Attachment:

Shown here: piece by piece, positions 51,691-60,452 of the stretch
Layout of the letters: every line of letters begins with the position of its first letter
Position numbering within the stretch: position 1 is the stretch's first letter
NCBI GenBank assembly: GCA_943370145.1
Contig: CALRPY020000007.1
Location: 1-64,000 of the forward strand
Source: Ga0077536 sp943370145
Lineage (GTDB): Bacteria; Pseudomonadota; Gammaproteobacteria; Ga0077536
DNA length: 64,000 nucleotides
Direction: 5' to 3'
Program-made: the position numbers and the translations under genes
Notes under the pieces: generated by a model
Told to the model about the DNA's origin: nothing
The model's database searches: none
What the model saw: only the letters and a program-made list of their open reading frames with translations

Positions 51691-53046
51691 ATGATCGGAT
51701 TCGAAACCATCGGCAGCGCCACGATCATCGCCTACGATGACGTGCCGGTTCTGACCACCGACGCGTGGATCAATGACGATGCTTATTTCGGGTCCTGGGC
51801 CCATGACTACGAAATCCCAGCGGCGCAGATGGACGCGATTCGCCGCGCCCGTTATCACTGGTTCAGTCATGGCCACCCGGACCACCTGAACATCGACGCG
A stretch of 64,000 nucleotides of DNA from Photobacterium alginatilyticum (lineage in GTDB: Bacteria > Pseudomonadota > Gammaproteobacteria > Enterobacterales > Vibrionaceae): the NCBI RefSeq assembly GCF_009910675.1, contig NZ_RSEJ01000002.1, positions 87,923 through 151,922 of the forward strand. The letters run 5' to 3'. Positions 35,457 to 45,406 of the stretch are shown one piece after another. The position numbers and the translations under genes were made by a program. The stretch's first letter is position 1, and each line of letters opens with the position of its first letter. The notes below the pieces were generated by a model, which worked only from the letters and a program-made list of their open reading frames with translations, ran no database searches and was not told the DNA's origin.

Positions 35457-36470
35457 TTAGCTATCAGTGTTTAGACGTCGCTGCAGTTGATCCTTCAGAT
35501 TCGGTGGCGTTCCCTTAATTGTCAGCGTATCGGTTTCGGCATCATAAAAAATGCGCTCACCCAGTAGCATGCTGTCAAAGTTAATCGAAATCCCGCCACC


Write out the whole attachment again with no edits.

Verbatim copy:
Shown here: piece by piece, positions 51,691-60,452 of the stretch
Layout of the letters: every line of letters begins with the position of its first letter
Position numbering within the stretch: position 1 is the stretch's first letter
NCBI GenBank assembly: GCA_943370145.1
Contig: CALRPY020000007.1
Location: 1-64,000 of the forward strand
Source: Ga0077536 sp943370145
Lineage (GTDB): Bacteria; Pseudomonadota; Gammaproteobacteria; Ga0077536
DNA length: 64,000 nucleotides
Direction: 5' to 3'
Program-made: the position numbers and the translations under genes
Notes under the pieces: generated by a model
Told to the model about the DNA's origin: nothing
The model's database searches: none
What the model saw: only the letters and a program-made list of their open reading frames with translations

Positions 51691-53046
51691 ATGATCGGAT
51701 TCGAAACCATCGGCAGCGCCACGATCATCGCCTACGATGACGTGCCGGTTCTGACCACCGACGCGTGGATCAATGACGATGCTTATTTCGGGTCCTGGGC
51801 CCATGACTACGAAATCCCAGCGGCGCAGATGGACGCGATTCGCCGCGCCCGTTATCACTGGTTCAGTCATGGCCACCCGGACCACCTGAACATCGACGCG
A stretch of 64,000 nucleotides of DNA from Photobacterium alginatilyticum (lineage in GTDB: Bacteria > Pseudomonadota > Gammaproteobacteria > Enterobacterales > Vibrionaceae): the NCBI RefSeq assembly GCF_009910675.1, contig NZ_RSEJ01000002.1, positions 87,923 through 151,922 of the forward strand. The letters run 5' to 3'. Positions 35,457 to 45,406 of the stretch are shown one piece after another. The position numbers and the translations under genes were made by a program. The stretch's first letter is position 1, and each line of letters opens with the position of its first letter. The notes below the pieces were generated by a model, which worked only from the letters and a program-made list of their open reading frames with translations, ran no database searches and was not told the DNA's origin.

Positions 35457-36470
35457 TTAGCTATCAGTGTTTAGACGTCGCTGCAGTTGATCCTTCAGAT
35501 TCGGTGGCGTTCCCTTAATTGTCAGCGTATCGGTTTCGGCATCATAAAAAATGCGCTCACCCAGTAGCATGCTGTCAAAGTTAATCGAAATCCCGCCACC